First Person is where Chalkbeat features personal essays by educators, students, parents, and others thinking and writing about public education.

This school year, my eighth grade students took part in two very different conversations mere days apart – one focused on how the Kyle Rittenhouse verdict reinforced so much of what is broken in our country, and the other focused on justice finally being served against Ahmaud Arbery’s killers

My students wanted to talk more about the hatred that fuels violence and the role of cell phone video in decisions to acquit or convict. I did my best to facilitate meaningful dialogue in both cases, knowing the immense weight on young people in these moments and the equally great responsibility I hold as their educator. 

Dr. Winnie Williams-Hall (Courtesy photo)

As a Black woman teaching in Chicago Public Schools for more than 25 years, I’ve spent plenty of time considering how my race impacts my work. But no matter their race, gender, or identity, all educators need to be able to stand in front of our classrooms, gain the trust of our students, and empathize with them.   

My years in front of the classroom have taught me that students don’t need our sympathy, but they do need our empathy and action. Although the stakes are higher than ever, educators aren’t being given what we need to navigate the most difficult conversations of our day. Sure, we’ll get the occasional lesson plan, but what we need is in-depth, ongoing, and mandatory training and curriculum about identity, race, and racism. Resources must be devoted to making that a reality. 

Instead, it’s been up to teachers to foster a classroom that is responsive to our students’ experiences. Instead of avoiding uncomfortable conversations about history, I work every day to make my classroom a space where students can have open, honest dialogue on topics ranging from police brutality to the recent verdicts. I want them to know that my classroom is a safe place, physically and emotionally, and somewhere their voices are valued. It’s a place where current events can be discussed with nuance, even when it’s uncomfortable.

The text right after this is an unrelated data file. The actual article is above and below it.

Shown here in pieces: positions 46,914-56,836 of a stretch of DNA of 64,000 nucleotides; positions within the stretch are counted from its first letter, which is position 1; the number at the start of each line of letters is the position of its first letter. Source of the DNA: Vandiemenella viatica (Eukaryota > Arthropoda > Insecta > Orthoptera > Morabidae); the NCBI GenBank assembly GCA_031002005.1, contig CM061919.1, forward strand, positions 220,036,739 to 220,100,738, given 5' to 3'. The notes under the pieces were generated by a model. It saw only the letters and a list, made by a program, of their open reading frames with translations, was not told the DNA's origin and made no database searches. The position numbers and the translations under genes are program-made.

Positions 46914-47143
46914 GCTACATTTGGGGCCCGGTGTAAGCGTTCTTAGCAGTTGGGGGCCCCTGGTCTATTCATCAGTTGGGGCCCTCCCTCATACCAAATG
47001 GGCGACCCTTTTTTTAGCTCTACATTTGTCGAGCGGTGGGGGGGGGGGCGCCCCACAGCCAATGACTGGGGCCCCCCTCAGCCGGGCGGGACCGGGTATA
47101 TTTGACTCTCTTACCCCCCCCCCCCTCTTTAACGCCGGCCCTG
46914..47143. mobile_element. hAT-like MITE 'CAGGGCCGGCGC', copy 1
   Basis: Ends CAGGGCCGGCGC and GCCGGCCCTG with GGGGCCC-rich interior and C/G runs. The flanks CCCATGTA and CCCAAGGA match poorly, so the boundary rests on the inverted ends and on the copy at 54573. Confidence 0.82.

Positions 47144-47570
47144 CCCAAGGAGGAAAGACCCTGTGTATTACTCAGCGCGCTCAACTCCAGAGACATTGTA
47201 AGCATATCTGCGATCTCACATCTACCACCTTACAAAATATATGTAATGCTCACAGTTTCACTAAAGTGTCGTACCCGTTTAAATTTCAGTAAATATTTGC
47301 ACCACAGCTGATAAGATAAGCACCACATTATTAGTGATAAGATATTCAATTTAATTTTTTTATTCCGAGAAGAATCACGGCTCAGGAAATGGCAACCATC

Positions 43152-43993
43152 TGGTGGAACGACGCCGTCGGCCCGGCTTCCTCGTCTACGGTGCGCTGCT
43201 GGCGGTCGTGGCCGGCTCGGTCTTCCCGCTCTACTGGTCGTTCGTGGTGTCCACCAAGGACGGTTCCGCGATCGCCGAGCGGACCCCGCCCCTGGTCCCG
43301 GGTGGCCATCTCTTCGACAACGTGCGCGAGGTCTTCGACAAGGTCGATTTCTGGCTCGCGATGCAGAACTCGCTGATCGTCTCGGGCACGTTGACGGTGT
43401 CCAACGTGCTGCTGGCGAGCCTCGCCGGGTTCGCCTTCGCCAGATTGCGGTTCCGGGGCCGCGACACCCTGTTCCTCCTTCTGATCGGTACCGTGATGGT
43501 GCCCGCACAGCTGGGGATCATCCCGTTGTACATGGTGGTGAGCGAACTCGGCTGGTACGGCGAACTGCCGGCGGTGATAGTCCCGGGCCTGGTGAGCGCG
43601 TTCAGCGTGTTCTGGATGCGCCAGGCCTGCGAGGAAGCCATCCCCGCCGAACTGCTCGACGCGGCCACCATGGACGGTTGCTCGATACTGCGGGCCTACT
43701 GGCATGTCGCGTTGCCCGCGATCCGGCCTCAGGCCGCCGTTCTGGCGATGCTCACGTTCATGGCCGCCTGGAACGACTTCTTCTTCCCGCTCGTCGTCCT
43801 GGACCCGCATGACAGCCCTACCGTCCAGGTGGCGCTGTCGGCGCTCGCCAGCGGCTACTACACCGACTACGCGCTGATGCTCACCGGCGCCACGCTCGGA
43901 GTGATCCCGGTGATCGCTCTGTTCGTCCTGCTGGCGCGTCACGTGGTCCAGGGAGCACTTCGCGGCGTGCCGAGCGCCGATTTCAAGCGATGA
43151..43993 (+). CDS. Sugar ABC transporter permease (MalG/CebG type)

I try to honor my students’ lived experiences. If a child talks back, for example, I work to understand the root causes of their behavior. If a student is disengaged, I am sure to ask them about what’s going on in their lives and do my best to provide the support they need. 

But I need more help than I’m getting. The district and our union need to step up to make widespread training available now. How can we expect educators to help students navigate racial complexities if they are not given the tools to unpack and understand what’s at issue?

There is repeated trauma, especially for our students of color, when we have to address these kinds of events repeatedly. If we facilitate these conversations well, we stand to build a level of trust and empathy with our students that will transform our ability to teach them. If we don’t, we stand to lead classrooms that don’t feel safe for all of our students. Good intentions aside, we could exacerbate their trauma.

Although the stakes are higher than ever, educators aren’t being given what we need to navigate the most difficult conversations of our day.

It’s been said time and again that the pandemic and the racial reckoning that followed the murder of George Floyd have laid bare what so many of us teaching in classrooms have known for decades: Our school system is built atop an inequitable, racist foundation. In Chicago Public Schools, we teach students with incredibly diverse backgrounds, all of whom are impacted by longstanding and intersecting systems that reinforce racism and poverty. Dismantling those systems will take time and effort. 

Knowing this, I’ve long been an advocate for widespread and ongoing educator training around topics such as identity, implicit bias, trauma, and antiracism. In the past year and a half, there’s been a lot of talk about the importance of these practices in our schools. While I’m glad our district and our union can agree on their importance, I’m imploring them to move past agreement and into action so that educators will no longer scramble to address the critical events and conversations that are shaping our students’ lives.

Dr. Winnie Williams-Hall is a diverse learning middle school teacher at Nicholson STEM Elementary. Dr. Winnie has been working in Chicago Public Schools for over 25 years.